As I explore Khiva and, then, Bukhara I meet countless people and have an equal number of pictures taken with them—all I can say is I must have graced many a facebook wall during my stay, all because in some remote way I epitomized Ishani.
Less touristy, merrier with Uzbeks dancing and singing in the central squares, Bukhara was once upon a time called the ‘Muslim Dome’ and has historically been an Islamic religious and learning centre. 140 turquoise tiled minarets, madrassas and mausoleums adorn it; Poi Kalyan Complex, Ulug Begh’s Madrasah and the to-date sacred site of 14th century Sufi saint Bakhouddin Nakshabandi are testimonies of its spiritual legacy.
Ancient Ark Fortress walls, Bukhara
Left: 14th Century Sufi saint Bakhouddin Nakshabandi pilgrimage site, Bukhara; Right: Abdul Aziz Khan madrasah (1652), Bukhara
Detail, 16th Century iwan of the Mir-i Arab madrasah, Bukhara
Finally, like the travellers in medieval times who traversed the desert to reach the glory of Samarkand, I reach it too, via Shakhrisabz, Temur’s home town.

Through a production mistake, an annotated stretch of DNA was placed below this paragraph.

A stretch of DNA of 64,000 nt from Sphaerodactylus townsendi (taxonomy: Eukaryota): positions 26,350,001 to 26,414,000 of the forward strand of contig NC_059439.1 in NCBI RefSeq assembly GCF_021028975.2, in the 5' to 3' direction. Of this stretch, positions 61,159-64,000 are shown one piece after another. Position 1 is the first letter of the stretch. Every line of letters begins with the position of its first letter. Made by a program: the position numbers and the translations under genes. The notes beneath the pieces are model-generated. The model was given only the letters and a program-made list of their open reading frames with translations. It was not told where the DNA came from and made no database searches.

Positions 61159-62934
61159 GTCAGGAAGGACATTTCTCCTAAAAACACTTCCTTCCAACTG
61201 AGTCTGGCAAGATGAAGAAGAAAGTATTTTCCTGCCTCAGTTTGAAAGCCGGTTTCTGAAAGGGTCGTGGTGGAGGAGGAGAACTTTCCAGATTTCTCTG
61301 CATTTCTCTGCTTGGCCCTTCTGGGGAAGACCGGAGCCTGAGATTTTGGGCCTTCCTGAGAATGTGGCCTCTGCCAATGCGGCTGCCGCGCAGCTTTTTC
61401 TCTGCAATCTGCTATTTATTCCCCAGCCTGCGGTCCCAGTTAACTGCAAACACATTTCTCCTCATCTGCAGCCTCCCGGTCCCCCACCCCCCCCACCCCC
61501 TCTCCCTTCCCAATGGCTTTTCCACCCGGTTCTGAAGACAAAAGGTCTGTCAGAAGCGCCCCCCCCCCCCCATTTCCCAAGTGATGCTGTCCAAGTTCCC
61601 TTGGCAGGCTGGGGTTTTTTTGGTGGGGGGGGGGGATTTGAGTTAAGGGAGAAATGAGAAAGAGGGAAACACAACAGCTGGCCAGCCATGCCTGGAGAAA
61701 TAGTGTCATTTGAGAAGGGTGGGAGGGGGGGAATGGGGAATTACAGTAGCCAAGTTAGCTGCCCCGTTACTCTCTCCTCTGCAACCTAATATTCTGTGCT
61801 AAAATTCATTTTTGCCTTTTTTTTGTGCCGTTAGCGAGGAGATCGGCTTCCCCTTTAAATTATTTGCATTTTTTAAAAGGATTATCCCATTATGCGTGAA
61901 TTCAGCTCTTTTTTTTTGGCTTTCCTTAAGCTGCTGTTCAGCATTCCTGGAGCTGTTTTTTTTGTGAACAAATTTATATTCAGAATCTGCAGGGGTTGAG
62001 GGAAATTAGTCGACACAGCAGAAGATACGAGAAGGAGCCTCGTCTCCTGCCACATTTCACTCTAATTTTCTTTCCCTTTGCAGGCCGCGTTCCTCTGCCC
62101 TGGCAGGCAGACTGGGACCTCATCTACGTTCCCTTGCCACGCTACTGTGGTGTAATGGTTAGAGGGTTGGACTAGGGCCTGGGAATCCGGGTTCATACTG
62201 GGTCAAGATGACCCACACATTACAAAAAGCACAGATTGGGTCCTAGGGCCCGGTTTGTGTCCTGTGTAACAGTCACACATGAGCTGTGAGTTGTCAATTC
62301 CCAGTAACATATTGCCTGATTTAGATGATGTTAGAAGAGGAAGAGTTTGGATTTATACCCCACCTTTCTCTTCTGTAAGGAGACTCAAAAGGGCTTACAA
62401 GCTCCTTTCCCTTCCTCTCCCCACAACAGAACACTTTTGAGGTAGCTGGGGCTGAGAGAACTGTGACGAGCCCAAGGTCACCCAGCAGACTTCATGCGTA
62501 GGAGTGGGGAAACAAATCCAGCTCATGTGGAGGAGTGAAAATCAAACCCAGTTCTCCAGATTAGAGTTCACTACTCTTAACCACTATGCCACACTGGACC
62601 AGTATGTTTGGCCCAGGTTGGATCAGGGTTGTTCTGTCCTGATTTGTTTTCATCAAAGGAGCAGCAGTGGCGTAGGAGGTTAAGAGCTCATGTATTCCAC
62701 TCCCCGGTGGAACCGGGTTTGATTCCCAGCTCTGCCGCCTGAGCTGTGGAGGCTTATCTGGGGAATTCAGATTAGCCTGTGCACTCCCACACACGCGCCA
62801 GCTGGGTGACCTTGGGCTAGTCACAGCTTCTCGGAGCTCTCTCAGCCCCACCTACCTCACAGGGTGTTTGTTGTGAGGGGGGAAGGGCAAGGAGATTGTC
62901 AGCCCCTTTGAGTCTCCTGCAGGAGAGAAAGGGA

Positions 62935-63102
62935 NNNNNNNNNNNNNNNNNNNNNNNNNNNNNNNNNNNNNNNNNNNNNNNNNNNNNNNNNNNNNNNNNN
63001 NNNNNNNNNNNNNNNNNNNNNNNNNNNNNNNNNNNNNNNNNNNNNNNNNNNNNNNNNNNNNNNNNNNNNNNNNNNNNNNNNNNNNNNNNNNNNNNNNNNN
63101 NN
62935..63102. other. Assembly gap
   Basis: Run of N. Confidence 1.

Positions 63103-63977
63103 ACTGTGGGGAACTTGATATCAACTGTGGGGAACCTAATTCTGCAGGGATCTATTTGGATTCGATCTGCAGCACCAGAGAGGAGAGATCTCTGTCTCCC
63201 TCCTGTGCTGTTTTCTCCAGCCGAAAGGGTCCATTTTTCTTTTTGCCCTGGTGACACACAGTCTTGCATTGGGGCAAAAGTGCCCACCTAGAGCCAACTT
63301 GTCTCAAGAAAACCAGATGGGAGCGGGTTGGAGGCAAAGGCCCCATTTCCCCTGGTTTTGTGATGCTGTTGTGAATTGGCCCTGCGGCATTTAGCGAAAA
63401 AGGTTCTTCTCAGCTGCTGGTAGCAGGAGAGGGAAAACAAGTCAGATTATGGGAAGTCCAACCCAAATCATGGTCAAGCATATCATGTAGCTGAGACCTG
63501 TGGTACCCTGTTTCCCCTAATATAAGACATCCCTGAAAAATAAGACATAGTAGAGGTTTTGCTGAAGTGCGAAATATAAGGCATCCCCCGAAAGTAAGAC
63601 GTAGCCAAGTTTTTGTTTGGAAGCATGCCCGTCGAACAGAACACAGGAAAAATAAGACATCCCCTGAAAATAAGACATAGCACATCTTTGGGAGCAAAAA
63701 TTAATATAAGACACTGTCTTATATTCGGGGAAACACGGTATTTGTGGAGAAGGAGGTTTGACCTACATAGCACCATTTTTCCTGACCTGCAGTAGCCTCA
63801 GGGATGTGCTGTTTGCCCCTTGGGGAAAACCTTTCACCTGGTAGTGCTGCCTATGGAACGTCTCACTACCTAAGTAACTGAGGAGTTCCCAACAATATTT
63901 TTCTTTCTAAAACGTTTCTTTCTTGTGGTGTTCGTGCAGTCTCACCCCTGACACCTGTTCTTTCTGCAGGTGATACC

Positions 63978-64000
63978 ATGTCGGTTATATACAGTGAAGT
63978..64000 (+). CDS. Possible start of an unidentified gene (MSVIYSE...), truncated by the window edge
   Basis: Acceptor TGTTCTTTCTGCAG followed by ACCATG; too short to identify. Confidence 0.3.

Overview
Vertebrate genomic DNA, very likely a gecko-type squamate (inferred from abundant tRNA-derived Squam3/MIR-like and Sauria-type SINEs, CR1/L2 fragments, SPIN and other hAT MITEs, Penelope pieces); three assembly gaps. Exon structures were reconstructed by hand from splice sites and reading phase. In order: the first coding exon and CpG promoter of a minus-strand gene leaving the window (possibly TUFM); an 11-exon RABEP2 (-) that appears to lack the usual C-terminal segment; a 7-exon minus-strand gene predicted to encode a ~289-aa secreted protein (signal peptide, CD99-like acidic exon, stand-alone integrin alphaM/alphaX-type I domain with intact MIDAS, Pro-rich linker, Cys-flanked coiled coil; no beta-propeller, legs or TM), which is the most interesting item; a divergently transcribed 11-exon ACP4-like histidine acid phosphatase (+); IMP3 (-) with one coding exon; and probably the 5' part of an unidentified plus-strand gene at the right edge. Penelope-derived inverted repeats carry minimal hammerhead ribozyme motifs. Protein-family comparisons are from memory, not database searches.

Samarkand is best described in just one word—Opulence. Christened Afrasiab, it was the ancient capital of Sogdiana and later became the capital of Temur and his empire. One glance at the Registan edged with its three magnificent madrassas, royal necropolis Shah-i-Zinda and Gur Emir, ‘grave of the ruler’ where Temur and his descendants are buried are enough to take one’s breath away.
So did I find my answers in Samarkand, you may well ask me. Yes, I did. On a spiritual note, I learnt that for the pilgrim, it is all about the journey, and if it were not for Nukus, the Khorezm forts, Khiva, Bukhara, and Shakhrisabz there would be no Samarkand. The journey to Samarkand is the journey to the opulence within ourselves. On a more realistic note, all you need to connect disparate nations is a tele-serial.
Eleven days in a Central Asian country and everyone I met greeted me with love, respect and warmth. I was the only Indian woman traveller; in fact I did not come across a single other Indian. Yet, I was welcomed with open arms. What no foreign policy or trade relation between India and Uzbekistan could achieve, an Indian tele-serial has been able to do. It has brought India to the hearts, minds and homes of an entire nation. The gleam which Ishani triggers is unparalleled.
Thank you, Uzbekistan, and I guess it would be only fair to say, thank you, Ishani, for making my journey to Samarkand in every sense—a homecoming.